Email is one of the most used applications for Communication today. So how the fluke do you secure it.
Well, this is the task I had to go and find out this week after receiving some potentially very destructive phishing emails, the emails looked so real that if the user did not pick up slight changes in the mail we would have had a hefty price to pay.
There are three Technologies which I found can assist very quickly with this:
This Validates the Server Sending the Email
Can improve mail deliverability on Corporate Domains
This checks if the mail was tampered with prior to receiving it
This is a combination of both above-mentioned protocols
Let’s Kick off with SPF
Sender Protocol Framework is a method of checking if the server that is sending the mail has permission from the domain to send the mail. This does not stop the mail from being sent it just marks the mail as Authorized or not Authorized.
It is Important to note there are two sides to this:
- The Sending Domain must make sure their mail servers are Authorized to send mail
- The Receiving Domain can choose what to do with the mail depending on the Verification Result
So how does this work?
The Sending Mail Server has an IP address of 18.104.22.168 once the mail server sends out the mail it has something called an Envelope Header this contains various data for the mail to be sent. The Receiving Server uses this to extract the return-path, from the return path it takes the domain section and queries for a TXT Record for the SPF Records. The Originating IP gets validated against this record and a Verification code then gets generated where the receiving server can decide what to do with the mail.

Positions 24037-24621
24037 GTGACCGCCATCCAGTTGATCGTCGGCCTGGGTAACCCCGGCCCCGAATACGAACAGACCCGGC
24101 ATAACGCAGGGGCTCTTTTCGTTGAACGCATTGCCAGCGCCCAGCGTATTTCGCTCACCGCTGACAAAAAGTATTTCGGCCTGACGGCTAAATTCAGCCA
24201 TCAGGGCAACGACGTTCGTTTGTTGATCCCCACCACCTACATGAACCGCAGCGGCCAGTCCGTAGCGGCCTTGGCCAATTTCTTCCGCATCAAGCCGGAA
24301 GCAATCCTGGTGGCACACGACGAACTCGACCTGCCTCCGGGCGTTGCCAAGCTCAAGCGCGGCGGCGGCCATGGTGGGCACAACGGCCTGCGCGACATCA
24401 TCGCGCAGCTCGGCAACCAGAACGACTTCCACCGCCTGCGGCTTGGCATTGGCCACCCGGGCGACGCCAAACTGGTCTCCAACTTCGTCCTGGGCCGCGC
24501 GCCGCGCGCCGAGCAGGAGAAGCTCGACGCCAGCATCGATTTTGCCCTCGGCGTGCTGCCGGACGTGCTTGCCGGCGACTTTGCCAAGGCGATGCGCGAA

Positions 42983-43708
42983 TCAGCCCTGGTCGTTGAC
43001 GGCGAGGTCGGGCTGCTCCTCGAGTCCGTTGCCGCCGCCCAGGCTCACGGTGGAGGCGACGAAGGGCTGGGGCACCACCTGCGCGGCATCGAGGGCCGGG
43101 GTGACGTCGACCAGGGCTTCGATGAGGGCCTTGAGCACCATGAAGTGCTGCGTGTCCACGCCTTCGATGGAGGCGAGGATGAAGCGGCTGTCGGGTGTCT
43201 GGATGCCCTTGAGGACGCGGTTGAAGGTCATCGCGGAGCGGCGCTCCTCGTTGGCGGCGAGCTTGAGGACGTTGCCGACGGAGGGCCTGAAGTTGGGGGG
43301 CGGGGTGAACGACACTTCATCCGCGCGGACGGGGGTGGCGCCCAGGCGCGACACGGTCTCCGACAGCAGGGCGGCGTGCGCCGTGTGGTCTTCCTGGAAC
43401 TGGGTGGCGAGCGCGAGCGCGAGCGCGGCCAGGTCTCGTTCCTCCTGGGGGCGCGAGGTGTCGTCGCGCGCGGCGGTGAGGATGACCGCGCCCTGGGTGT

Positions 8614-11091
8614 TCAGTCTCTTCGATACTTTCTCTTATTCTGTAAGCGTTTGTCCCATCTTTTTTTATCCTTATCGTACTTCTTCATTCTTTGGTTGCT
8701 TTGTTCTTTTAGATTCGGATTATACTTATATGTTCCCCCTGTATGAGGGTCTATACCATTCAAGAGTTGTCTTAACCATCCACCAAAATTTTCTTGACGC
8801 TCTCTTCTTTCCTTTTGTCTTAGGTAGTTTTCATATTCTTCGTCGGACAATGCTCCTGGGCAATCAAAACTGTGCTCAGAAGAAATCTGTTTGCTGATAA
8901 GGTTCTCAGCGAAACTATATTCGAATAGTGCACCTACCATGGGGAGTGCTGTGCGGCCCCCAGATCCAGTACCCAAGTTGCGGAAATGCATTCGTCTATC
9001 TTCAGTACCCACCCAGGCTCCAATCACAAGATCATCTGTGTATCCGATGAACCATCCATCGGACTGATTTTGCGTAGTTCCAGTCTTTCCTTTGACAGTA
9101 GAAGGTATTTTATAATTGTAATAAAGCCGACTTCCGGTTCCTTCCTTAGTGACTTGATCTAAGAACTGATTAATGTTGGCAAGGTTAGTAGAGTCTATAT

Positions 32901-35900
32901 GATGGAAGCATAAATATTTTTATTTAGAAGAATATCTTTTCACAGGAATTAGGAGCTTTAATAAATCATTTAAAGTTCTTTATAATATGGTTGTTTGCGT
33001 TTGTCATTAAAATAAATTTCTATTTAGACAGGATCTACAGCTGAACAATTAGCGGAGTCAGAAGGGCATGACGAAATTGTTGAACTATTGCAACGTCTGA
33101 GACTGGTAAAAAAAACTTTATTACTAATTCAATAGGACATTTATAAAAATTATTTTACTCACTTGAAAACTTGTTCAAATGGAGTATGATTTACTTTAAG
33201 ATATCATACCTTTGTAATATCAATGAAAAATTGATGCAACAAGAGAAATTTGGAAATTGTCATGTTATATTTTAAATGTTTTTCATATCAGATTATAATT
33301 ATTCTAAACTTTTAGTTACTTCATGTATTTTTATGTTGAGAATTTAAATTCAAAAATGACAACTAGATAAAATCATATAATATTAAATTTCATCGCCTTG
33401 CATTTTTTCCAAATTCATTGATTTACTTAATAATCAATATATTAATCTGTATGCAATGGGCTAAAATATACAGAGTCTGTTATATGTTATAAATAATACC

What type of Verification Result is generated?
|None||No Record Exist|
|Neutral||Domain owner does not want to give the IP address which is Authorized|
|Pass||All records are found and validated|
|Fail||IP Address does not have permission from the domain|
|Softfail||The IP address might be authorized|
|TempError||An error occurred while doing the SPF check|
|PermError||The record is present but there is something wrong with it|
How Do You Setup SPF
To Setup SPF for your Domain sending is quite easy. You Log onto your CPanel where your DNS is hosted. Within the DNS Section first, check if you do not have an existing SPF if not add a TXT Record and Populate it with the correct Data.
For all the Information on how the SPF Records can be populated yo,u can browse the following link http://www.openspf.org/
The Way that I read it is to read it like you would read a sentence. As an Example take the below SPF Record. I know it sounds simple but it makes sense if you get confused on the syntax.
Very important the “All” is Always last in the Syntax.
|TXT||v=spf1 include:spf.protection.outlook.com –all|
This basically reads:
|v=spf1||Use SPF Version one|
|Include:spf.protection.outlook.com||Include these servers as authorized servers|
|-All||Any Other Servers is not allowed|
By Default, if there is no Mechanism in front of any other Mechanism it uses “+”
The four basic Mechanisms are:
There are tools available if you need assistance to with creating or Testing SPF.
Check the Syntax is correct: https://www.kitterman.com/
Build SPF Syntax: https://www.spfwizard.net/
Check Domain Health for Errors: https://mxtoolbox.com/
Receiving Mail with SPF
This is dependent on the exchange server you are running if it accepts SPF or not. Most Corporate environment should have this in place. This is where you receive the Verification result back and you can choose what to do with mail received. For your public domain like Gmail yo,u should see a big question mark on any mail that is suspected. This won’t be blocked but notification will be raised.
An Example would be:
|None||Take No Action|
|Neutral||Take No Action|
|Soft Fail||Accept but check Spam Filtering|
|PermError||Accept but check Spam Filtering|
|TempError||Accept but check Spam Filtering|
This is actually a very simple way to make sure your mail gets through to other corporate environments as well as blocking any potential harmful mail.